Disability pensions cut, corporate profits rise

August 5, 2011

About 40% of new Disability Support Pension (DSP) recipients may be ruled ineligible as the federal Labor government updates the tables for the assessment of work-related impairment for DSP.

Community services minister Jenny Macklin said on July 30 that the revised impairment tables will be implemented from January 1 next year and will apply to new recipients only. This is the first review of the DSP impairment tables since 1993.

A Centrelink review of the new tables found 38% of the successful DSP applicants in the first half of this year would be found ineligible under the new tables.

Issues such as obesity or chronic pain would no longer be considered enough to be eligible for the DSP.

Back pain will no longer be assessed by how much movement and mobility has been lost, but rather on what the condition prevents the person from doing — such as sitting for a long period of time, or bending over to pick up objects.

The July 30 Australian reported that Macklin said: “The new [tables] will make sure that people applying for the Disability Support Pension will be assessed on what they can do and not what they can’t do.”

Women are a growing percentage of DSP recipients. In December 2008, Macklin’s department said “the growth in female DSP recipients in the past 10 years is mainly due to the closure of alternative payments for women”, such as widows’ and wife pensions, a tightening of parenting payments and a raise in the aged pension age.

The changes also include new guidelines on mental health, the fastest-growing category of new DSP recipients.

Today 29% of disability support pensioners have a psychological or psychiatric condition; up from 23% in 2001.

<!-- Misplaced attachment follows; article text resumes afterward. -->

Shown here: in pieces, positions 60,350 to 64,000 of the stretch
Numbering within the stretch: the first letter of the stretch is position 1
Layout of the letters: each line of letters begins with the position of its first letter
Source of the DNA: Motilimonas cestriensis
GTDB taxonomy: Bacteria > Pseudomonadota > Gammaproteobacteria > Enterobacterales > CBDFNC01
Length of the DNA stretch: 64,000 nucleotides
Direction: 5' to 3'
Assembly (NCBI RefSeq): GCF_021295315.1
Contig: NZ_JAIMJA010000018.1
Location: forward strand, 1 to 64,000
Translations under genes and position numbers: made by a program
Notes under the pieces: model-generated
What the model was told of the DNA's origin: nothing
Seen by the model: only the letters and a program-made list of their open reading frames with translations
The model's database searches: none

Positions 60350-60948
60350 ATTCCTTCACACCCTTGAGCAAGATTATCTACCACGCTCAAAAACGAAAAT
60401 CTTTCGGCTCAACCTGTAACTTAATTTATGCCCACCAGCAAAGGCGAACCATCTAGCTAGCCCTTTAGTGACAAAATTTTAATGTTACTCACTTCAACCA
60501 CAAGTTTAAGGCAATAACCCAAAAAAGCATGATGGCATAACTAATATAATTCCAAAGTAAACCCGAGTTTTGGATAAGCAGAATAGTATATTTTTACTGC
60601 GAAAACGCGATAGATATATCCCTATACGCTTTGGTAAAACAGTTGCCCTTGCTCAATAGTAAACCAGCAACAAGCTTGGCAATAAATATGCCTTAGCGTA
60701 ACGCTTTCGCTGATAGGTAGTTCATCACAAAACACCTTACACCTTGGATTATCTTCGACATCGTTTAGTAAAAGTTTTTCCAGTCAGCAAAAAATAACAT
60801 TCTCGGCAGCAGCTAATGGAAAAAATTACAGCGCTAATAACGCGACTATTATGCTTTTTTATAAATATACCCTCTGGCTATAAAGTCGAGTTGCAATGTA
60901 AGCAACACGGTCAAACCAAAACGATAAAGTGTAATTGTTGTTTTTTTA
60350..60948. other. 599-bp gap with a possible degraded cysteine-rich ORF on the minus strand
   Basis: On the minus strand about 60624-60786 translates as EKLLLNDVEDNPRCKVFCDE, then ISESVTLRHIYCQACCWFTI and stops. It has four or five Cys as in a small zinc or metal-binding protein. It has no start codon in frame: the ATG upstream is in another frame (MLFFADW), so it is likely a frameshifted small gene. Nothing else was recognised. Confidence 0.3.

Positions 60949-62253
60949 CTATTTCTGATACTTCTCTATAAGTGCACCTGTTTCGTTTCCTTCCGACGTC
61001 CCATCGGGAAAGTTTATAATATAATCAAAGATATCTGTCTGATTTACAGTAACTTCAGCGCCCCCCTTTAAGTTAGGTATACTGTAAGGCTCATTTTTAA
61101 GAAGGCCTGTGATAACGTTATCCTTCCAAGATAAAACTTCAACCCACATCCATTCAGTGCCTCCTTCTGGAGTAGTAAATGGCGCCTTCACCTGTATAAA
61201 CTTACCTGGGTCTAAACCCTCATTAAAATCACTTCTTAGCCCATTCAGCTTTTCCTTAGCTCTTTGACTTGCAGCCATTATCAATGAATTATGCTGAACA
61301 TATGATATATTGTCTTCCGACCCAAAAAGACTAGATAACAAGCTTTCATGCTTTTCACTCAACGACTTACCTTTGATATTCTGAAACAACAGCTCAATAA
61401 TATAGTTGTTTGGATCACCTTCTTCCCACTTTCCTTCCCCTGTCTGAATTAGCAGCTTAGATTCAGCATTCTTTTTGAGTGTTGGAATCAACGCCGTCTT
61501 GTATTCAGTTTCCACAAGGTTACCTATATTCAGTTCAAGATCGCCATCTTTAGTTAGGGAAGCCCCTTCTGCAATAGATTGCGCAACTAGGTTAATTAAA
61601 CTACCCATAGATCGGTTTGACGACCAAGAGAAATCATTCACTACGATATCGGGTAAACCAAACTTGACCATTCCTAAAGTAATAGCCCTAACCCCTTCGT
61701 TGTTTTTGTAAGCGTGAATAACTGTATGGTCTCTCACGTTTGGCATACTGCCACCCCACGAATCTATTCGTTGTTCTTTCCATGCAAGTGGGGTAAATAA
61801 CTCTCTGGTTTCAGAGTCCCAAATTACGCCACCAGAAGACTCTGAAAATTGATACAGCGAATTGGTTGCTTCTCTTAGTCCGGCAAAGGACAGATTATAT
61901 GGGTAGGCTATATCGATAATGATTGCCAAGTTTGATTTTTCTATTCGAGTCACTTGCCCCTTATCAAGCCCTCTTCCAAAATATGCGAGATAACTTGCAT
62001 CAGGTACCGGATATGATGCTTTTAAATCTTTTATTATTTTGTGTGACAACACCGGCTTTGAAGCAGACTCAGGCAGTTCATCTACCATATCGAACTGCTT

Disability Discrimination Commissioner Graeme Innes told the Australian: “Much of the thinking on disability has changed from a medical to a social model, looking at how a person’s disability influences their capacity to function in life.

“So I’m supportive of the government’s clear intention to ensure that as many people with disabilities as possible are out there in the community, working and paying taxes rather than receiving benefits.”

Macklin said the tougher rules will help more people find employment.

But the Australian Council of Social Service (ACOSS) said it is worried the government’s plans to get disabled people into the workforce could instead simply force them on unemployment benefits.

The council’s CEO, Dr Cassandra Goldie, said on July 30 that employers must take on more workers with disabilities if the plan is going to work.

Goldie said she supported the sentiment that people with disabilities should be encouraged into the workforce, but did not want to see more people pushed on to lower-paying allowances such as the Newstart unemployment benefit.

“Unless there is a dramatic improvement in the job prospects for people with disabilities, all the tightening of access to DSP will achieve is to leave people with disabilities $128 per week poorer,” she said. Goldie called for an increase in the Newstart allowance.

But there is reason to doubt Macklin’s claim that the changes are meant to boost employment. After all, cutting benefits to disabled pensioners won’t create a single new job.

The Labor government has been trying to cut the numbers of people on social security benefits. With this latest change it is attacking some of the most needy in our society.

The Labor government insists disabled pensioners should make do with less. But it plans to lower corporate tax again, despite record corporate profits.

Mining giant Rio Tinto this week announced $7.6 billion half year profit and BHP Billiton posted a record $10.6 billion first half profits earlier this year.

And, as the Australian Financial Review’s Laura Tingle said in June, billionaire Andrew “Twiggy” Forrest of Fortescue Metals Group “has never signed a corporate income tax cheque for any of the listed companies he has run in the past 16 years”.

In this period of financial crisis, the filthy rich cry poor when asked to pay their fair share. And their lackeys in government make us pay more than our fair share to balance books we didn’t cook.

The government should start making the richest of the rich pay their way before attacking the hard-won benefits of the poorest and least able.

You need Green Left, and we need you!

Green Left is funded by contributions from readers and supporters. Help us reach our funding target.

Make a One-off Donation or choose from one of our Monthly Donation options.

Become a supporter to get the digital edition for $5 per month or the print edition for $10 per month. One-time payment options are available.

You can also call 1800 634 206 to make a donation or to become a supporter. Thank you.